Buddhagram Rotations

One can produce series of Buddhagram projections representing a rotation in 4-space and arrange the images into animations. The math for the rotation and projection is done exactly as is done from 3D to 2D. The resulting animations will sometimes appear to be simple rotations of 3D objects whereas others will appear to turn a 3D object inside-out. The key again is to remember that all the animations are valid projections of the identical underlying 4D object. The mind wants to seize on what appears to be a rigid 3D object and assume it's the entire object but one must remember that any apparent 3D object is really just the shadow of a 4D object. Looking at this object from a number of different directions and rotations will never give you a solid understanding of the full 4D object but it will allow you to become very familiar with portions of it and also with the range of possible 3D projections that can be generated from it.

The following set of images are each linked to an animation in MPG format. Each image is a Buddhagram rendering of the 4D Mandelbrot/Julia Set object projected onto one of the six major planes in 4-space. (as opposed to the 3 major planes in 3-space.) Each animation begins with the same standard projection onto the {Zr,Zi} plane and rotates from there to the one in each picture. Each animation shows a complete 360° rotation through the linked image and back to the standard projection. In other words, each image you see below can be found as one of the frames in the animation it links to.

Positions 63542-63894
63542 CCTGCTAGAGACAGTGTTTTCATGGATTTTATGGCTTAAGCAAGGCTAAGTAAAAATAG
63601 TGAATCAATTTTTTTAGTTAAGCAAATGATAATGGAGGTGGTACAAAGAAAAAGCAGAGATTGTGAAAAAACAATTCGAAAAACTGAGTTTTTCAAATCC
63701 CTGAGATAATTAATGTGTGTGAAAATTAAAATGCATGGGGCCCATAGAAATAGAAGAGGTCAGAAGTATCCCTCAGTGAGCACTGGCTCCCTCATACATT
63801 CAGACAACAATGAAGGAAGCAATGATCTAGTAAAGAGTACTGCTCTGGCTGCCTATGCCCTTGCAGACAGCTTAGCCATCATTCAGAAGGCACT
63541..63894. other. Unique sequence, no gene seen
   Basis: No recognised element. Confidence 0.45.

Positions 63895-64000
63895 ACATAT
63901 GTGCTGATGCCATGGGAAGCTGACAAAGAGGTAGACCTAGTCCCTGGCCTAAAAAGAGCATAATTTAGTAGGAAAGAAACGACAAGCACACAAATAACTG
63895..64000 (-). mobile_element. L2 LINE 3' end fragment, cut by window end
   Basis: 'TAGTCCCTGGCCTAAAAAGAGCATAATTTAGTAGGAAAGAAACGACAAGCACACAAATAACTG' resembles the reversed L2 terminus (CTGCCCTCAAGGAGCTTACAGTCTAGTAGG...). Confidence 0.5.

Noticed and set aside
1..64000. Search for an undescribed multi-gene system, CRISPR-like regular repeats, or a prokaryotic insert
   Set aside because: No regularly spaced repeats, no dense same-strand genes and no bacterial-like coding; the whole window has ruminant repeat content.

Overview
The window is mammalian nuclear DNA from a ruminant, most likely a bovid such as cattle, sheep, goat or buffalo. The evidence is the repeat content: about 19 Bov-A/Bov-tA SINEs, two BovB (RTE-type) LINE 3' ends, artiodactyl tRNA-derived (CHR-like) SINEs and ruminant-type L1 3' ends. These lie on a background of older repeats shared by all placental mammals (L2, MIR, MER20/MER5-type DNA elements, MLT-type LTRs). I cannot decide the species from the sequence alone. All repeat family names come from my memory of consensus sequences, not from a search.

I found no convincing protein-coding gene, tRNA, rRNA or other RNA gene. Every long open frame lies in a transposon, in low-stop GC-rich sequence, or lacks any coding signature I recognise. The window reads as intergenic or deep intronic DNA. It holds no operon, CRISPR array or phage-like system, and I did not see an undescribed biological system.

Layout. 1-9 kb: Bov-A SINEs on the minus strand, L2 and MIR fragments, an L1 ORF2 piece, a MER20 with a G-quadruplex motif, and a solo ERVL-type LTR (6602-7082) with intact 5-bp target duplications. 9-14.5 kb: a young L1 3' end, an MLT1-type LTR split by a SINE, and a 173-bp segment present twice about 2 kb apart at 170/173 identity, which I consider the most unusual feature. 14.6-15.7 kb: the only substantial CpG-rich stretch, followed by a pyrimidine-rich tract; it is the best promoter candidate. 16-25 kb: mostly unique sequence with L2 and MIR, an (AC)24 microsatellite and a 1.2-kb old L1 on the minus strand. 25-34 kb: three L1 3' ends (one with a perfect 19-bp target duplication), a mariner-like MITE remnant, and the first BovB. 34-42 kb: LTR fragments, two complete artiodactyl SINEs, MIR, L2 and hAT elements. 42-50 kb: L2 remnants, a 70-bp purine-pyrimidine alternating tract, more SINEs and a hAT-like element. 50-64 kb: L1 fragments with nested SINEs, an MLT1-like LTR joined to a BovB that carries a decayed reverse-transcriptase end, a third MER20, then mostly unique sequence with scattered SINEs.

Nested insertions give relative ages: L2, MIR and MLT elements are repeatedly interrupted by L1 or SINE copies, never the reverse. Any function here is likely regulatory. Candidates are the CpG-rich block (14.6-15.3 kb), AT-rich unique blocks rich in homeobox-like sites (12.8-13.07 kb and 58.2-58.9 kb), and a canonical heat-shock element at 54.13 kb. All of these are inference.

Zr,Cr Out
Zr,Ci Out
Zi,Cr Out
Zi,Ci Out
Cr,Ci Out

The first 4 animations all appear to be simple 3D rotations, but again, remember that they are all renderings of the same single object. The last animation is very strange with the standard Zr,Zi image appearing to constantly turn inside-out and upside-down while passing through the Cr,Ci image.

There are 5 images above because from the Zr,Zi major 4D plane there are 5 different 90 degree rotations that will take it into each of the other 5 major planes (denoted by the labels). By analogy, imagine a 3D coordinate system with X, Y, and Z axes. There is one major plane defined by each pair of axes X-Y, X-Z, and Y-Z. So in 4-space with the dimensions named Zr, Zi, Cr, and Ci, there are 6 ways to choose 2 axes, Zr-Zi and the other 5 listed in the table above.

You may be wondering whether there are any other 90 degree rotations that don't involve the standard Zr,Zi plane? You bet! There are 10 more. Here's one that rotates from the Zi,Ci plane through the Zi,Cr plane and back again:

Halfway from Zi,Ci to Zi,Cr

The frame shown above is rotated exactly halfway from Zi,Ci to Zi,Cr. Notice that you can see features of both those major planes in it.

Note that the visual center of the 4D Mandelbrot/Julia Set object is not at the origin. The visual center appears to be centered at {Zr,Zi,Cr,Ci} coordinates = {0,.4,0,.4}. All the rotations on this page rotate about that point in order to keep the figure roughly centered at all times.